If you troll about the Internet, you’ll see that a lot of writing advice out there, if you want to make a career out of writing, says to be as productive as possible. More stuff written = more practice and hopefully better stories = more material to send out to readers = loyal fans = success, or something along those general lines.

Since I have small mobile ones, I’m not terribly productive, so I can’t speak to the truth of this sentiment, but I do spend a lot of time gathering writing prompts for more stories than I’ll ever be able to write, so I thought I’d share them with you.

Also, you might look into some short story challenges if you’re interested in getting some practice in. The 12 short story writing challenge has a goal of writing one short story every month for a year. That’s doable even for someone like me. If you have more time or inclination, you might try the Ray Bradbury challenge, where you try to write one short story a week (and also do lots of reading).

Anyway, on to the prompts!

Sweet Home Chicago by TheEnderling

Nokken by Kim Myatt

Creepy gif from Pinterest

Fantasy Bg 77 by Moonglowlilly

Tumblr post by mspaintadverturing

Ball Thingy by Charly Chive

Man, it is surprisingly hard to find the original artists for Pinterest pins. Just a reminder to always credit the artist!

Happy writing, squiders!

A Surplus of Lesbians

Not that there’s anything wrong with lesbians.

As you guys know, Siri and I have begun work on the sequel to City of Hope and Ruin. If you’re familiar with CoHaR, you know that we have two viewpoint characters, Theo and Bree.

If you’re not familiar with CoHaR, we have two viewpoint characters, Theo and Bree.

Because we were writing CoHaR for Turtleduck Press, which requires romance be a part of its scifi/fantasy, we knew that we’d need said viewpoint characters to be romantically involved to some extent. And since we both wanted to write women, well, we ended up a lesbian couple.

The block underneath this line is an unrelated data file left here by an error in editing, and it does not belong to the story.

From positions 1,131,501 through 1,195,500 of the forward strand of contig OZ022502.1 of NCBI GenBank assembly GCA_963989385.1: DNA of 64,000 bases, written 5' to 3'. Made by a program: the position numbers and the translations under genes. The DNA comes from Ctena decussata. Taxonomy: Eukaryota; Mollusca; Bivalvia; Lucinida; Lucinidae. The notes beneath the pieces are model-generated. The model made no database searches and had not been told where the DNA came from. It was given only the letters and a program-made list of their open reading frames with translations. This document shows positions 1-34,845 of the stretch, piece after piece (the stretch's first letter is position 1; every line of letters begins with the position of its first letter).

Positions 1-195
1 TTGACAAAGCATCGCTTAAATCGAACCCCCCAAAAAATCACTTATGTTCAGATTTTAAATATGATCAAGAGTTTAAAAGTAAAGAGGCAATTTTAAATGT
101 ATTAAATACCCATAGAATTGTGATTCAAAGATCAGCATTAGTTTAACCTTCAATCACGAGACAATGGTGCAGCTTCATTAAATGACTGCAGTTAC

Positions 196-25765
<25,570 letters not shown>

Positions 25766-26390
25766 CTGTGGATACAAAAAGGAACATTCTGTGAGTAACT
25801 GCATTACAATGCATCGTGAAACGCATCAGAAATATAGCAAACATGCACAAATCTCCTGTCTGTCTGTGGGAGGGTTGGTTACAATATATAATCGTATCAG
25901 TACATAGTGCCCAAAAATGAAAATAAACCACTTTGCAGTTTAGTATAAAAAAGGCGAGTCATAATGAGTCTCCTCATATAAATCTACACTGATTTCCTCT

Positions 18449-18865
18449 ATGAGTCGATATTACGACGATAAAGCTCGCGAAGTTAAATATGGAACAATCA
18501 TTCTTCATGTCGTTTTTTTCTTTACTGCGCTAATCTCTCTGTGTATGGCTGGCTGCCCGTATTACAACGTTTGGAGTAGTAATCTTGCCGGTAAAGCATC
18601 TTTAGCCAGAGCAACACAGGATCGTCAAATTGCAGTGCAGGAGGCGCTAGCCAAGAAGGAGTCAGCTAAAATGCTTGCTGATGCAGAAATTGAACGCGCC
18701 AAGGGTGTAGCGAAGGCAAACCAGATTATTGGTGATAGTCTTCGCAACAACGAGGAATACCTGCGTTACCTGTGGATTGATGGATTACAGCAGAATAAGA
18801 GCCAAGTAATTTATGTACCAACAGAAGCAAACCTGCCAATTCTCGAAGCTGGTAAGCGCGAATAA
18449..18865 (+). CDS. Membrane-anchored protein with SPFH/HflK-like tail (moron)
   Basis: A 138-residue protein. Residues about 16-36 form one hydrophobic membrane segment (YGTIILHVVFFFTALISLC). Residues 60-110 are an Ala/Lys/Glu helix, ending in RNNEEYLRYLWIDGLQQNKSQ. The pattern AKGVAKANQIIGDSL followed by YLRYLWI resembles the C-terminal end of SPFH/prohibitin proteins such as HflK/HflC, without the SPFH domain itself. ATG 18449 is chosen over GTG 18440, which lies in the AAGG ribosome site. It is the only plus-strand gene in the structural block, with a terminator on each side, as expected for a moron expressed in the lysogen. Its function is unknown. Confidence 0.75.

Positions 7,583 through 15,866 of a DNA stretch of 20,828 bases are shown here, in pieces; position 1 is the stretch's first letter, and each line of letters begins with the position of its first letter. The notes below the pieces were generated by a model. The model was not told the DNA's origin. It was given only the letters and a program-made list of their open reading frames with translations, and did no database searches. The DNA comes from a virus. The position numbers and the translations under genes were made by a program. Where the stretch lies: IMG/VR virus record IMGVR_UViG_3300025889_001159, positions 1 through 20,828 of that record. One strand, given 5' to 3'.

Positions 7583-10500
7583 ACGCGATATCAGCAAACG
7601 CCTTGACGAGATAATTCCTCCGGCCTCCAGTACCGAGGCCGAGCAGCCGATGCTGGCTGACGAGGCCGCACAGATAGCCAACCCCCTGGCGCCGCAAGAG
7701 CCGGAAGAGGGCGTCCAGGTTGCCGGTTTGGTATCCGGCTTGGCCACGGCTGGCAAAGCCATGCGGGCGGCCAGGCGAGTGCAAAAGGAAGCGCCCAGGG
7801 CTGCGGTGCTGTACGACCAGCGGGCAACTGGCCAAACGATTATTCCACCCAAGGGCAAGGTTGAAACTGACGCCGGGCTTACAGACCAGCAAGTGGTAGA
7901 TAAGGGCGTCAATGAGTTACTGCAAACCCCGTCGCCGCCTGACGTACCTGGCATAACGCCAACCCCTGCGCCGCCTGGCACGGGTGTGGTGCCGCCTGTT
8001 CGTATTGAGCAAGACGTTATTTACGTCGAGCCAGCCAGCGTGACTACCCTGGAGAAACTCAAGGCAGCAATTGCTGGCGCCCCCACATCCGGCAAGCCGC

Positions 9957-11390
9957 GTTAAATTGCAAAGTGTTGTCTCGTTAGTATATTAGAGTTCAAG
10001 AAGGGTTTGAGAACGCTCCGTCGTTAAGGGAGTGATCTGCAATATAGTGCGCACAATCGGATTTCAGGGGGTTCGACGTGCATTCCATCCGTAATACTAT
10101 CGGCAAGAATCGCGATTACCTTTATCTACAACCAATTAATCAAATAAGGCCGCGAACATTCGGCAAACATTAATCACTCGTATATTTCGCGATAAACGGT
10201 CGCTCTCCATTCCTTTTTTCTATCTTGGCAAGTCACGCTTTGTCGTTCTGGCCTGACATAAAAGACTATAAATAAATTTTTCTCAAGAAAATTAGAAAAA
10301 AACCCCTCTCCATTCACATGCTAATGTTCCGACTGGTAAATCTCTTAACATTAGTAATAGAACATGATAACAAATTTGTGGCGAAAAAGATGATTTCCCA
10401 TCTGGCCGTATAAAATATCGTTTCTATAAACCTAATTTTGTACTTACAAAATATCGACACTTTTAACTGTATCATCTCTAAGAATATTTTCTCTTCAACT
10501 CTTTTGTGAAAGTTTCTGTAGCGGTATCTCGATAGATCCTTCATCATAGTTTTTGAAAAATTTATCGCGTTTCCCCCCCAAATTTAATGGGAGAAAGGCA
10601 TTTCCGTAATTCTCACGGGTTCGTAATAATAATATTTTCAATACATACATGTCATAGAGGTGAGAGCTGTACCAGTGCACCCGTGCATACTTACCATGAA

(Though, to be fair, both Theo and Bree are bisexual.)

We have a Pinterest board for CoHaR, which we’ve started work on again now as we tackle the series. The board has a lot of setting pins, along with some individual pins of Bree and Theo (as well as some other characters), but I noticed that we were missing pins of the two characters together, and since, hey, romance, maybe that would be a good thing to add in.

So I did what you do–I searched for lesbians, and I sent several to Siri to see what she thought, and she was no help in narrowing them down, so I stared at them for a while and then picked some to pin to the board.

And Pinterest promptly decided that I wanted all lesbians in my feed, all the time.

As I said above, not that there’s anything wrong with lesbians, but it was interesting that the four or five lesbian pins I pinned overruled the other 1.5K pins I have, most of which include castles, dragons, writing prompts, the occasional soup recipe, etc. For a few days, that was it: lesbians.

(On the plus side, I found a couple of other pins that fit well and stuck them on the board too.)

My feed’s cleared up a bit, but it’s still got more lesbians than normal and, interestingly, other couples as well. I guess the algorithm is branching out a bit.

Anyway, I’m supposed to have a chapter to Siri tomorrow, which, ahahaha, I haven’t started yet.

Insights on how Pinterest’s algorithms work? How are you doing?

Happy Book Birthday to In the Forests of the Night by KD Sarge

Happy Thursday, squiders! Today’s the launch of the second book in KD Sarge’s fantasy series, In the Forests of the Night.

If you guys know me at all, you know I adore fantasy forests, so the title alone is exciting.

(Fun story: I had a short story that was published last year called The Night Forest, but I’d originally titled it Forest of Night. But then KD–who had been referring to this book as “Hiro II”–let me know about the potential for title confusion and I had to change it.)

As a Keeper-Apprentice, Hiro Takai followed his master everywhere. The adept Eshan Kisaragi taught him swordcraft and spellcasting and demon-fighting, but it was only after Hiro’s Kindling that he learned what Eshan couldn’t teach him. Such as what could go wrong in a ritual that tied the soul of a human mage to a creature of elemental power. Or how quickly the Keepers could turn on their own.

Damaged and dangerous, Hiro fled, seeking the one person he knew would help—his teacher and his beloved, Eshan.